*The Orlando shooting is odd but I've heard a good explanation for why there was little to no follow up. As an ISIS inspired terrorist and son of an immigrant, this had to be suppressed for the election. There had to be no follow up because of a wild rumor I read elsewhere. The Afghani shooter spent hours on the phone as the cops waited and waited outside. He didn't shoot anyone yet. Then, in the last minute, he killed 50 gays. That's the story. Better story is the SWAT team finally went in and 50 gays died in the firefight between the shooter and SWAT. No one would want to report that in a tough situation, America saw innocent gays during PRIDE killed in the crossfire.

Monday, June 19, 2017

The Amazon-Whole Foods Future

Amazon agreed to buy Whole Foods. I recently wrote how Whole Foods was getting beaten up by Trader Joe's. The problem was the casual or marginal organic consumer. Trader Joe's can beat Whole Foods up in that market by being a bit cheaper. Whole Foods (WF) itself is rolling out stores that are more stripped down and have a smaller footprint so that they can pluck the younger, poorer organic leaning consumer. Amazon's purchase of WF shows you how WF can become very competitive but also the dark, poorer future the progs predict will come.

Amazon has been testing no lines, no check out, pick up grocery stores for a while. This sounds futuristic and exotic but it's not. Kroger does something similar called "Clicklist". Shop online, pay online, the staff at the store attempts to fill the order (not perfect) and then you the consumer pick up your groceries at the store. This is an adaptation of the old failed online groceries idea, but the twist is you pick it up so the grocery chain does not have to have a delivery fleet. It is also anchored in their existing distribution network, so it is not all of the corporations' business.

Amazon now has a corporation with an existing store footprint, a brand name that people consider high status and an existing market strategy that makes money. It has problems, but that's where Amazon comes in. Amazon starts applying its online buy + pick up formula to WF, and now WF can move to smaller stores. WF can also pop up in odder locations that have warehousing space and move with the flow of their consumer base (keep white flight in mind).  WF has an Internet savvy consumer base so this type of shopping will work.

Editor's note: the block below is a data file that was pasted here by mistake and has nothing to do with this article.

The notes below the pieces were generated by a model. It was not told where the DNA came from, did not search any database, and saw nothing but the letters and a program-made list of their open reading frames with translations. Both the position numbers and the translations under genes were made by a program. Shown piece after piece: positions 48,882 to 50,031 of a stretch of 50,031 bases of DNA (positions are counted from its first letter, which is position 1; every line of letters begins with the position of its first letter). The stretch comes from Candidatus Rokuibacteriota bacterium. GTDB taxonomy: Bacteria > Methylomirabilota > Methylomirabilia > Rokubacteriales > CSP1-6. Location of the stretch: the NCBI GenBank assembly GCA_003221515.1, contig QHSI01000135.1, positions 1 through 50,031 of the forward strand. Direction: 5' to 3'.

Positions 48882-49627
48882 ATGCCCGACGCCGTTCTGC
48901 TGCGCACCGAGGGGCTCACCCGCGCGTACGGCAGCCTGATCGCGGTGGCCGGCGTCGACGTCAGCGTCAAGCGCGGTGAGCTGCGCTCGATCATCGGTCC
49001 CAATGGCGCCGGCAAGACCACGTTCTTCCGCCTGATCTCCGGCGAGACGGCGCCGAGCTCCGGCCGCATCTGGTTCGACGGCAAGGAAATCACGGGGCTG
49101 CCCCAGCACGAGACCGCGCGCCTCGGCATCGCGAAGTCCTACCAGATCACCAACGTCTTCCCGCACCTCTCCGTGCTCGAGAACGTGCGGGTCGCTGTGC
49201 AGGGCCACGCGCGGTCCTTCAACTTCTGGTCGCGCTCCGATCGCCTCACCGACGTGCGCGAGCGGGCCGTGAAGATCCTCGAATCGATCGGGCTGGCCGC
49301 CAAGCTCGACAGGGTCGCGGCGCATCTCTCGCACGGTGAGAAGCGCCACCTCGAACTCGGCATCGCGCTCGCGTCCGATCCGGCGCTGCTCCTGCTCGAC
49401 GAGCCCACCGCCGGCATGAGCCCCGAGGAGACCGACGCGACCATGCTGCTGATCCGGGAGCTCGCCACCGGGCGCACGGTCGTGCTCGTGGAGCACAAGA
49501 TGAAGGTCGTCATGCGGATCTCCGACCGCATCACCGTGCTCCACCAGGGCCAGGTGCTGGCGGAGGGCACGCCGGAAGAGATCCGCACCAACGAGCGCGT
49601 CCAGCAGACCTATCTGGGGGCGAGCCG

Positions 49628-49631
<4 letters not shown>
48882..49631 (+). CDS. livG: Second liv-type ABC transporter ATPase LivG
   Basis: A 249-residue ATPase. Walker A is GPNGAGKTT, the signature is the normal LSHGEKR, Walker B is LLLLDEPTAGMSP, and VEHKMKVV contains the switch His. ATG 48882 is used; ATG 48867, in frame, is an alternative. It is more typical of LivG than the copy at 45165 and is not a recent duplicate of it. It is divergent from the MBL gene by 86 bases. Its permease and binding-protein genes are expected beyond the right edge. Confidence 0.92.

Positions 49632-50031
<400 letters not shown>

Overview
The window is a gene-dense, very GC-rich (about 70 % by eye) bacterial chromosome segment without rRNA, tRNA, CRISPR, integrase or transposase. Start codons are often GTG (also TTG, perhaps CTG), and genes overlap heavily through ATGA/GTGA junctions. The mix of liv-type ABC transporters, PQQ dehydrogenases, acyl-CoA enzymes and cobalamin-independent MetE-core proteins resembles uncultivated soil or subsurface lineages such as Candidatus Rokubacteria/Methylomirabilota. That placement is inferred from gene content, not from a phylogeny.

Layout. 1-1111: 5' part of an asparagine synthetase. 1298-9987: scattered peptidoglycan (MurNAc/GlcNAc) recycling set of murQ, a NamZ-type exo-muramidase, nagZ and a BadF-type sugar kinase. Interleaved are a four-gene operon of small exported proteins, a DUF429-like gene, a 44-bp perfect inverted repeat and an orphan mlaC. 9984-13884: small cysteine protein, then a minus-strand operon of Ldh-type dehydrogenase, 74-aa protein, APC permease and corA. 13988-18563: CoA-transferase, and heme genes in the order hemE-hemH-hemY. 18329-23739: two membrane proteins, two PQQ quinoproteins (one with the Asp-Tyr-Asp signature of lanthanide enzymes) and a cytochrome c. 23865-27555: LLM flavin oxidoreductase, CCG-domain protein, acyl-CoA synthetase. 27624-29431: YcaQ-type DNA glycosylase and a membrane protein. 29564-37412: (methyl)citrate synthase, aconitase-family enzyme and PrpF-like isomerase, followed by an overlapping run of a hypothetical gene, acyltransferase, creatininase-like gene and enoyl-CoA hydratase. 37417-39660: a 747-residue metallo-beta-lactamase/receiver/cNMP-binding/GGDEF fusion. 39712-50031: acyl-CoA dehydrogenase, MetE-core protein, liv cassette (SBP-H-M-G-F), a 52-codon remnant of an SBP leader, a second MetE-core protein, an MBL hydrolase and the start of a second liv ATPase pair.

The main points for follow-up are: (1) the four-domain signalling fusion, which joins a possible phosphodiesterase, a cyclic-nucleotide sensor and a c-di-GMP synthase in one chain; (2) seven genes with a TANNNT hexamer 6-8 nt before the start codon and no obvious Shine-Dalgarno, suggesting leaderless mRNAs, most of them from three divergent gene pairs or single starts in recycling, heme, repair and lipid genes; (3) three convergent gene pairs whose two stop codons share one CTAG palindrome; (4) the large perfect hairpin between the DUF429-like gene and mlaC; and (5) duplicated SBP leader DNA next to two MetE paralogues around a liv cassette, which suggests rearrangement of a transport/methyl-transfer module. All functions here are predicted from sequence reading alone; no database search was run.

Suddenly the fixed costs of a store get cut, the staffing costs get cut and WF is leaner as a firm. WF then can compete better on price with Trader Joe's and their quality organic goods will not be so much more expensive than the organic labeled items in Kroger, Wegmans, Target, etc. It helps WF bottom line with costs and potentially expands their top line sales growth. It will make each location more efficient.

Why stop there though? This is about the future. Amazon and WF both see a poorer consumer here and now and that trend will continue. They must become cheaper. This idea helps but also points to the future for city living. I talk and write of the Clinton Archipelago. I also mention how these cities are massively feudal in their design. New towers of condos and apartments do not get made with mid-level pricing. They are for more wealthy folks to concentrate their living in NYC, San Fran, Miami, etc.

Amazon is also testing another program: drone deliveries. Extrapolate the ideas with these specific consumer brands. Amazon can use its online shopping for more warehouse style 'stores' that deliver by drone. Cities will start seeing drone copters deliver food to the towers so that the tower residents, the lords and ladies of the Clinton Archipelago, never have to risk traveling on the city streets among the riff-raff that are their political allies.

The Rio or Sao Paulo dystopia living will be exemplified by these towers that can use technology to avoid the consequences of bad progressive governance. Why stop there? These progressive elites, and even just wealthy soft right elites, will remove themselves from the public sphere. These Whites, Asians, Jews and occasional non-Asian minority will harden their feudal enclaves. Eventually they will leave their surroundings a wasteland filled with a violent and dumb underclass. They won't apply VR towers for those folks to clean up the streets or sequester problem populations.

Take this out further. Extend the technologically enhanced segregation. Enhance the decay and degradation of the masses. They'll create Elysium.